Since the police told you to go home you did the right thing and only should potentially worry if you are contacted. You do not have a legal obligation to turn yourself in for a crime that even law enforcement did not feel the need to arrest you for at the time.
Even though it may be nerve-racking, I would just wait and let it play out. Since they have your information they will contact you at some point more than likely.See question
You might need to check to see if there's a requirement that you turn an accident report into the DMV. I've honestly not heard of that requirement before in most states, so you may need to seek the advice of an attorney in your area if it is required by statute.See question
Switching adjusters during a claim is a common practice so I wouldn't think too much about that aspect. That said, the fact that you lost your job due to the negligence of another driver is certainly a recoverable economic loss to the extent that you can prove that you had the job and the reason you lost the job was due to your reasoning as written above.
You do have a duty to mitigate your damages, but any time lost from work should be claimed and normally compensated for. Consult with a competent attorney in your jurisdiction who who be able to guide you through the process,See question
The fact that your license was suspended is state specific. Some states may allow a denial of coverage to be made in good faith by an insurer when the driver has a suspended license. However, normally the denial applies to exclude only any claim for non-economic damages. You will need to consult a qualified attorney in your jurisdiction to determine whether such statute or a comparable statute exists.
To the extent that both vehicles were insured, the terms of the policies and liability laws of your jurisdiction will determine this issue. Due to the nuances, finding a good attorney to help you through these legal issues will be most beneficial to you. I hope you have a speedy recovery.See question
If the other driver did not have insurance then you would either have to attempt to collect from the negligent party personally or submit the claim under your own insurance policy depending on your coverage,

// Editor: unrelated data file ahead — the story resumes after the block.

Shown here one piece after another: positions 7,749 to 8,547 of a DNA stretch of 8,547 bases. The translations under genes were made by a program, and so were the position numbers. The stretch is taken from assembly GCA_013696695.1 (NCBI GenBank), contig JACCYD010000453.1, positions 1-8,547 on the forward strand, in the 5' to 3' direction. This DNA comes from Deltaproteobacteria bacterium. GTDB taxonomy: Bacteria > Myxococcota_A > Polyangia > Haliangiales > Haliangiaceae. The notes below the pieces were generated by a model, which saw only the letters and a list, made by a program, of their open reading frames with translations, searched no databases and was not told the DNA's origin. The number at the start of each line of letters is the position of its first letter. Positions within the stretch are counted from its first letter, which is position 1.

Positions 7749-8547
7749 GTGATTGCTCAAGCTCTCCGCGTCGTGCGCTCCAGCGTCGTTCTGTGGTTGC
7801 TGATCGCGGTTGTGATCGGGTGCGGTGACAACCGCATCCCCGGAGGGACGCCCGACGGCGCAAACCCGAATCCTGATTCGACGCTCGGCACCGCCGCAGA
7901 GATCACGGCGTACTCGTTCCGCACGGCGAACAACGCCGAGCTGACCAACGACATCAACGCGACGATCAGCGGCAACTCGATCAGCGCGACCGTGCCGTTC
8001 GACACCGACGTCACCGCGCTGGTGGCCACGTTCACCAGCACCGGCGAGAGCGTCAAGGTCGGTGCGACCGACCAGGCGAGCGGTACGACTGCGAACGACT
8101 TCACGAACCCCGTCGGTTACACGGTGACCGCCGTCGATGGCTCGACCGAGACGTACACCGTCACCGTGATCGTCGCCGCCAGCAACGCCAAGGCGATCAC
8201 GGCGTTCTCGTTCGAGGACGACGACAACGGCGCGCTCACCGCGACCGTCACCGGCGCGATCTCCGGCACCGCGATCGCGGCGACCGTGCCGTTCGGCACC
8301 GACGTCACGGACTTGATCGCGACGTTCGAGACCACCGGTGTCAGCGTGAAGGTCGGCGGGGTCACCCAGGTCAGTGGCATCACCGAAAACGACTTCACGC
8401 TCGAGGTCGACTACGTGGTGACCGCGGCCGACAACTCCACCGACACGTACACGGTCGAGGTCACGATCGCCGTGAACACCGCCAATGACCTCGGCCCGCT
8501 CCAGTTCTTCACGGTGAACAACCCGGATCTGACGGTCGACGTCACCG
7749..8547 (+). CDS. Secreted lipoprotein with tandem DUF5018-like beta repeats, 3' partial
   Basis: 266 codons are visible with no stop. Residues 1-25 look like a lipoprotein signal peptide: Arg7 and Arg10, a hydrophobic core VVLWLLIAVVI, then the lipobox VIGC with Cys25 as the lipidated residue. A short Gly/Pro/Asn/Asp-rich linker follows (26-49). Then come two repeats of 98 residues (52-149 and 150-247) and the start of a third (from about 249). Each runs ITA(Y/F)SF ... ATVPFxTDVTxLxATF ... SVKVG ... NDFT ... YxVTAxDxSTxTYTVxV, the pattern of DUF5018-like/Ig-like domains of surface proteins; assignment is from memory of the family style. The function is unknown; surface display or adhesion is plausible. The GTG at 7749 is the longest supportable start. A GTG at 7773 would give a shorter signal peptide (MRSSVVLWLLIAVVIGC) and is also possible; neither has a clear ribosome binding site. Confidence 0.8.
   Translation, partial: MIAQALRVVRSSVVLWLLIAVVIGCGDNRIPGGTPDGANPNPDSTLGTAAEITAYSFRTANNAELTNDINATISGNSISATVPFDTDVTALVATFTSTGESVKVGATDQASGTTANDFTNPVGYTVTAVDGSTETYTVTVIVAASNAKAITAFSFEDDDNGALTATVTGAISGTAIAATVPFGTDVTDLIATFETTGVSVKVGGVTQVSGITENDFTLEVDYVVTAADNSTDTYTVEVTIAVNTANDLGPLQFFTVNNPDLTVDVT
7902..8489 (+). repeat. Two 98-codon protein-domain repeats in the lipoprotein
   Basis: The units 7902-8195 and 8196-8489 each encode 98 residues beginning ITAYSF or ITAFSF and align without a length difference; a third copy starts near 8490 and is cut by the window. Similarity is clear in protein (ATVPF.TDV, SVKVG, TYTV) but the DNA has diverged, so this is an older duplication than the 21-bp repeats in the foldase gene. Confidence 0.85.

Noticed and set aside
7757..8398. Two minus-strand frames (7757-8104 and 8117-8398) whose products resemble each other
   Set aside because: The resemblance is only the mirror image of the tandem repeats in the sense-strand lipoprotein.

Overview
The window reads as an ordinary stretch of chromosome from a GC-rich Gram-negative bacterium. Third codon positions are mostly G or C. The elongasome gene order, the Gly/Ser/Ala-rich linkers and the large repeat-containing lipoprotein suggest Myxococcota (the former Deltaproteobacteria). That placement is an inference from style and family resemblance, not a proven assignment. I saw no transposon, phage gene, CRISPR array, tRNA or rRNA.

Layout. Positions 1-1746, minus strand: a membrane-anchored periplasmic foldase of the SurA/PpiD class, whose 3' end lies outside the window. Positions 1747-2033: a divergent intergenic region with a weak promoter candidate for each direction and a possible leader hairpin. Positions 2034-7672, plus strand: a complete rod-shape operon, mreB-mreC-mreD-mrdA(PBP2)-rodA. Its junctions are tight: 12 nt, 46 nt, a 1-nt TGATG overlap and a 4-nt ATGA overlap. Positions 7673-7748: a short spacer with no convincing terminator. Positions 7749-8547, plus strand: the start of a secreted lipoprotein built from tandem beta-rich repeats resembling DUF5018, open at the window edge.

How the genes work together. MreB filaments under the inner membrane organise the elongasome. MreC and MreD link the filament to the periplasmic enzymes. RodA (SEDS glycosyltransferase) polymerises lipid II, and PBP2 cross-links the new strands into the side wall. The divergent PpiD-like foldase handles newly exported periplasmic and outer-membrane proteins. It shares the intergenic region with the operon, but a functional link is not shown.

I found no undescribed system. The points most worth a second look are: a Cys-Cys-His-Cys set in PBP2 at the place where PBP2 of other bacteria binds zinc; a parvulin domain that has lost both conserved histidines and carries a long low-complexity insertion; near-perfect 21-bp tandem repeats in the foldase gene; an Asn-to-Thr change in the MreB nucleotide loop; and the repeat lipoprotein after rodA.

From your description, it appears that you did not have collision coverage that would enable you to pay for the costs of repairs to your vehicle? If this is the case, then pursing the negligent party directly would be your only option unless you could find other coverage that would apply.See question
A police officer will normally be justified in performing a "stop and frisk" of a person if there is a reasonable suspicion of a criminal act and the officer can articulate facts leading to that suspicion. If the officer believes a person may be armed and dangerous they may also stop and frisk the suspect.
From your description is also appears that the warrant was probably to search your actual residence due to the people that were staying there. If a duly issued warrant was issued to search the house the police must have provided enough probable cause to convince the judge to sign the search warrant.See question
From the facts you have provided, it is still somewhat confusing how the accident occurred?
As to the core of your question, you can still be "blamed" by the the other driver as being responsible for accident even though you did not receive a citation. Anyone can file a lawsuit, but in the event the other driver does file suit he/she will have the burden of proof to show you were negligent and therefore liable for the accident.
As to your insurance coverage, we would need more information as to what the $2500 coverage entails? Is it med pay or something similar?See question
As others have commented, if you actually enrolled in the course at issue but never "logged in", you will still be responsible for payment for the class. Most universities have set time frames in which a student who enrolls in a class must un-enroll by a certain date, which is normally around the time or slightly after the class begins.
It appears that you will most likely owe the cost of the bill since you failed to meet the deadline to un-enroll from the course in this instance.See question
It will really depend on the language contained in the contract or leasing agreement that was entered into between yourself and Aaron's. I'm assuming that this was a rent to own agreement? If so, you may be still bound by the provisions of the agreement unless you can prove that it is unconscionable or have some other independent grounds to be released from the agreement that you entered into.
With the limited information provided, I would suggest contacting Aaron's and ask to speak to someone in their billing department. If you can explain your current financial situation they may be willing to revise the terms of the original agreement so manageable payments can be made.See question